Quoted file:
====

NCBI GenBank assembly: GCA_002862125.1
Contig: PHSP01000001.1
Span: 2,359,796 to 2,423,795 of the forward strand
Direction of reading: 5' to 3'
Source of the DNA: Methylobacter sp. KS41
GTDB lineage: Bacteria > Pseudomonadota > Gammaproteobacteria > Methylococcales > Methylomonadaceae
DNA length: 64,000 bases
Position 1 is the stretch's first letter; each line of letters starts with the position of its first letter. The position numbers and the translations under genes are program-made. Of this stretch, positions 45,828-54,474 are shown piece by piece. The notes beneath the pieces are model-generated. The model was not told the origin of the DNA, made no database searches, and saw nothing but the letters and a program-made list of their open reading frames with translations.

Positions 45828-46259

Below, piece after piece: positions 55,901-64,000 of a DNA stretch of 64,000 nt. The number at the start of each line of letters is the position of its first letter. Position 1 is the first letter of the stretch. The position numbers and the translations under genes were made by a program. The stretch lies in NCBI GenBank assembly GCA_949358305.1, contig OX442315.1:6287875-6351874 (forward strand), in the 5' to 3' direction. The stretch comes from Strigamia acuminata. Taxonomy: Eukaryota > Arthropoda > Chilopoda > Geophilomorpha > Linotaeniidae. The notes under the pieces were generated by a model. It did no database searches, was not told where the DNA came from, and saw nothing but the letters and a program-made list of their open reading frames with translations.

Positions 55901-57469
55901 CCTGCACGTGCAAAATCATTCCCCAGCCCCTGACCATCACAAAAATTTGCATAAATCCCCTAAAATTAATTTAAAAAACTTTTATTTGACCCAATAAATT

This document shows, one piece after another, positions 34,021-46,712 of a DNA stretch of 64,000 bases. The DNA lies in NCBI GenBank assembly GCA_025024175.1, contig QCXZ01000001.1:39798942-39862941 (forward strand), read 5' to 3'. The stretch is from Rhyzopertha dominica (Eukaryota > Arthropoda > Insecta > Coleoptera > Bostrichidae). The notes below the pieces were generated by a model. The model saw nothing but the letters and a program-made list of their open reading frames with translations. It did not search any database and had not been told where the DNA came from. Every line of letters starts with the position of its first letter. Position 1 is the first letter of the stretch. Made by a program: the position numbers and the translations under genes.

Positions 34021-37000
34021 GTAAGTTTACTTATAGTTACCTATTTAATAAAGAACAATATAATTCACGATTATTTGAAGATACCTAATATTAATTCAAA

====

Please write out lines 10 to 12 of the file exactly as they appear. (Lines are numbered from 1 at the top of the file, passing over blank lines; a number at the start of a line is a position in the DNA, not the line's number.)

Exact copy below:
Below, piece after piece: positions 55,901-64,000 of a DNA stretch of 64,000 nt. The number at the start of each line of letters is the position of its first letter. Position 1 is the first letter of the stretch. The position numbers and the translations under genes were made by a program. The stretch lies in NCBI GenBank assembly GCA_949358305.1, contig OX442315.1:6287875-6351874 (forward strand), in the 5' to 3' direction. The stretch comes from Strigamia acuminata. Taxonomy: Eukaryota > Arthropoda > Chilopoda > Geophilomorpha > Linotaeniidae. The notes under the pieces were generated by a model. It did no database searches, was not told where the DNA came from, and saw nothing but the letters and a program-made list of their open reading frames with translations.

Positions 55901-57469
55901 CCTGCACGTGCAAAATCATTCCCCAGCCCCTGACCATCACAAAAATTTGCATAAATCCCCTAAAATTAATTTAAAAAACTTTTATTTGACCCAATAAATT